The Supreme Court of Canada will hear arguments on Tuesday from the people Conrad Black has accused of libelling him.
The former media mogul is trying to sue members of a special committee at Hollinger International, the defunct publishing empire he once presided over, for allegedly libelling him in comments they made in a report in 2004 that suggested he absconded with hundreds of millions worth of company funds.
The defendants say an Ontario court has no jurisdiction in the case since they are almost all American. However, at least two lower Canadian courts have already ruled the province is the right jurisdiction for Black to sue about the statements.
The accused have appealed all the way to Canada’s top court.
Although most of the people he says libelled him are American, the Montreal-born Black wants to sue in Canada in part because that’s where he says his reputation has been harmed. He’s seeking roughly $1 billion in damages.
The central figure in the suit is Richard Breeden, a former chairman of the U.S. Securities and Exchange Commission who was closely involved in the case that first saw Black convicted on multiple fraud charges in 2007.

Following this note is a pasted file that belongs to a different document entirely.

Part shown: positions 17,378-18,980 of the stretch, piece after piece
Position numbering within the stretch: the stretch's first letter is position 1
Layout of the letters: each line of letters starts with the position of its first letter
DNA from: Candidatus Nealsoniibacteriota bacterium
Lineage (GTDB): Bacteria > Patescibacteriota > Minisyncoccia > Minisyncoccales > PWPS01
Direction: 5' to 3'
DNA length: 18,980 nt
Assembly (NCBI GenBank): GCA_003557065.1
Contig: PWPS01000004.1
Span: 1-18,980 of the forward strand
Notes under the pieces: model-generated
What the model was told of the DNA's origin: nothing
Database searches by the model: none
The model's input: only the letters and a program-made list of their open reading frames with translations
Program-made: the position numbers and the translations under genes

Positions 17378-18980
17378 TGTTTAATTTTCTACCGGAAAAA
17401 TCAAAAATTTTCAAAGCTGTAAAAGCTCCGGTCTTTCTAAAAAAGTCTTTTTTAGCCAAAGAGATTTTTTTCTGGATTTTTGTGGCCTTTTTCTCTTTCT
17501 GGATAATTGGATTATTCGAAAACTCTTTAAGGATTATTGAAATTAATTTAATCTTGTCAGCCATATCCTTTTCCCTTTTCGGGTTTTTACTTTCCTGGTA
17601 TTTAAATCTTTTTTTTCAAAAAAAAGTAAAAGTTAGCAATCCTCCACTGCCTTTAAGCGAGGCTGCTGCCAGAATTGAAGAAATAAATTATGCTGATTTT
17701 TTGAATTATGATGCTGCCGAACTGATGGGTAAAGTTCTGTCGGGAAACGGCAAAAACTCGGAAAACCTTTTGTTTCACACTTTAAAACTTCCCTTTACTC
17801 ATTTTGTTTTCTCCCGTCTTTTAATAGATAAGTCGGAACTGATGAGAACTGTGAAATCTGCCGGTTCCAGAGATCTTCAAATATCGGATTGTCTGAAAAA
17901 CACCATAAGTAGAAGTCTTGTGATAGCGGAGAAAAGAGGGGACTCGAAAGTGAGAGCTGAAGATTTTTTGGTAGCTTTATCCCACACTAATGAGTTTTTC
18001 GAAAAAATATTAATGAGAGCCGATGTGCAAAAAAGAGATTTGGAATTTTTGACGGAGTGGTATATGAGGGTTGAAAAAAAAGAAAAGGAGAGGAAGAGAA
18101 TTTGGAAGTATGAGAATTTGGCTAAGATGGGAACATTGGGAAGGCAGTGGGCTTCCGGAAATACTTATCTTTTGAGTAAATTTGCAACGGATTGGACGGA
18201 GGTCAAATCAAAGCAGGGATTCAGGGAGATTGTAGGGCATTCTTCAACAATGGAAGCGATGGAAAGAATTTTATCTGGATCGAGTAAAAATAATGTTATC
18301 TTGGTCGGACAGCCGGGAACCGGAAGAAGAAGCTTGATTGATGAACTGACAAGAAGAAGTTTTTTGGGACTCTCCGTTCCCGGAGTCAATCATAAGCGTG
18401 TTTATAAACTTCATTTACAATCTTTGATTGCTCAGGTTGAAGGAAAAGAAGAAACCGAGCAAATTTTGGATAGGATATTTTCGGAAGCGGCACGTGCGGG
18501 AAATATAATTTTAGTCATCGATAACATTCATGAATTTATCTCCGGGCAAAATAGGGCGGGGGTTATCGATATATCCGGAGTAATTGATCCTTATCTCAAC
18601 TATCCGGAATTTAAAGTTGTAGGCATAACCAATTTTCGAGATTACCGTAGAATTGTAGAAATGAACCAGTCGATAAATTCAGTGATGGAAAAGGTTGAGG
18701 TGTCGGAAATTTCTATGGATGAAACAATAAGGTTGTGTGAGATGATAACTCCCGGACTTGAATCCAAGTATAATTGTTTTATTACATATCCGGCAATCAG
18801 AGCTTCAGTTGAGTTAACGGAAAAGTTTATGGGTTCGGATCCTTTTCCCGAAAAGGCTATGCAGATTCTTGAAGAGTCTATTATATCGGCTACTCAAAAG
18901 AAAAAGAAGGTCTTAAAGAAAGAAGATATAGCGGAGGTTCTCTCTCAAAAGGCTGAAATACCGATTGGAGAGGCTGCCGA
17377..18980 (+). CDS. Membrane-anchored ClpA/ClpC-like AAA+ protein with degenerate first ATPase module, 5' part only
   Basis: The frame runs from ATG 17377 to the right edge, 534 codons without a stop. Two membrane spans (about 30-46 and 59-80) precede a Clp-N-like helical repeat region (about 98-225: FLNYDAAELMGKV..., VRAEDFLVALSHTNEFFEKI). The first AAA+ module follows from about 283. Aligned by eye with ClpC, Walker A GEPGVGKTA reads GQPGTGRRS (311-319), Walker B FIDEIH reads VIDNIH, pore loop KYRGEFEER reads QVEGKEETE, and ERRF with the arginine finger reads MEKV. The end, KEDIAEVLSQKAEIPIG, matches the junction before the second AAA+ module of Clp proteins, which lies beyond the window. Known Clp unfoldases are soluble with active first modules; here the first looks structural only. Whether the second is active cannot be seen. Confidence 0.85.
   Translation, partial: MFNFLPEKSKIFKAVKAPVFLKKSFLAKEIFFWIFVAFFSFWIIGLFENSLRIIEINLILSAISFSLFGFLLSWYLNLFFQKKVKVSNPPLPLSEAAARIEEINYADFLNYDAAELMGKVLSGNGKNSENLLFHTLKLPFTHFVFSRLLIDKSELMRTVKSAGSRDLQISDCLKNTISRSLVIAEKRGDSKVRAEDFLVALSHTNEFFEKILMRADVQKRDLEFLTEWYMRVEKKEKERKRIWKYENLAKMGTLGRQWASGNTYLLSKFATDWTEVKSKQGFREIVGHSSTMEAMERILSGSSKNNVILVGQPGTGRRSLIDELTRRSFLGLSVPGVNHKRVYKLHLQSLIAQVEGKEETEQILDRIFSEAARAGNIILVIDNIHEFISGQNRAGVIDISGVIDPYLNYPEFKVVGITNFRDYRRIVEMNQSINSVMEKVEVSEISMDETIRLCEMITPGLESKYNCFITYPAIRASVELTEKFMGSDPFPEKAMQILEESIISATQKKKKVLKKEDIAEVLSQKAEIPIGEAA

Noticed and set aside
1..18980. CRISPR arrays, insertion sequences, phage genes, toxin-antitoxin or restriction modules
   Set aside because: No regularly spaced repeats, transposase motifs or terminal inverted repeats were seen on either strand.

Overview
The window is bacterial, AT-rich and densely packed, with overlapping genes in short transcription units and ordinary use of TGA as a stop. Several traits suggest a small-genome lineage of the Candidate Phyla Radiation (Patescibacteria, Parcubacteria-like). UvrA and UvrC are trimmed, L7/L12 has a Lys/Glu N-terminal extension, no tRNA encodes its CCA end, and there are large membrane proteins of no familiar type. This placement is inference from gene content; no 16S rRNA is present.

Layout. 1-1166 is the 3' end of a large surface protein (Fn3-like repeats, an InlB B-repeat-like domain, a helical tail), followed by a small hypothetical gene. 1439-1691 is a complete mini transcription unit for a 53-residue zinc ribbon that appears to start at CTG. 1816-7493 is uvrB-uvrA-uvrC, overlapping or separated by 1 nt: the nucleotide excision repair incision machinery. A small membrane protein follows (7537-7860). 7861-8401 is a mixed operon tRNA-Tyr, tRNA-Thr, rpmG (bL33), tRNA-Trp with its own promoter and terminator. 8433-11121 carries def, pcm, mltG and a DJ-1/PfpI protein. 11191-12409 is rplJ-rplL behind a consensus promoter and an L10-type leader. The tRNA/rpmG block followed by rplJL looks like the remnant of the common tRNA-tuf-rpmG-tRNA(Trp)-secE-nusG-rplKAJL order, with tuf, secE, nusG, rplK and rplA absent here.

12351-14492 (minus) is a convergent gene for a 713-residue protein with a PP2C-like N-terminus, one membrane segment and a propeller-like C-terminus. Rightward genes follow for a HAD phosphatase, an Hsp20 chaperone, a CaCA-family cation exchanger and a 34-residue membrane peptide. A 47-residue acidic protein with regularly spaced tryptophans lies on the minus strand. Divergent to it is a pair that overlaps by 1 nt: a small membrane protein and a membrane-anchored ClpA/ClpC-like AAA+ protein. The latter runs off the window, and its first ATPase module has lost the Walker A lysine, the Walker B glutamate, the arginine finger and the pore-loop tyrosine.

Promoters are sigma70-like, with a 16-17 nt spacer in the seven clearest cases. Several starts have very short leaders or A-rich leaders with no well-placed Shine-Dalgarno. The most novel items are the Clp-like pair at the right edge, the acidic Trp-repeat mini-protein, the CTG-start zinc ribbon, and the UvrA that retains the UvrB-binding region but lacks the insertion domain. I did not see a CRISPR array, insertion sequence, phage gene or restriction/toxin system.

The 7th Circuit Court of Appeals in Chicago recently overturned some of Black’s fraud convictions, but one remains in place, along with a single count of obstruction of justice.
The complete list of people Black says have libelled him is a veritable Who’s Who of notables, including former U.S. ambassadors Richard Burt and Raymond Seitz, and Henry Kissinger, the former U.S. secretary of state. All were members of Hollinger’s board of directors in some form or another.
The case may set an interesting precedent in future libel cases in that the statements Black objects to were printed not only on the website of The Chicago Sun-Times, a daily he once owned, but also widely reprinted by numerous Canadian media outlets.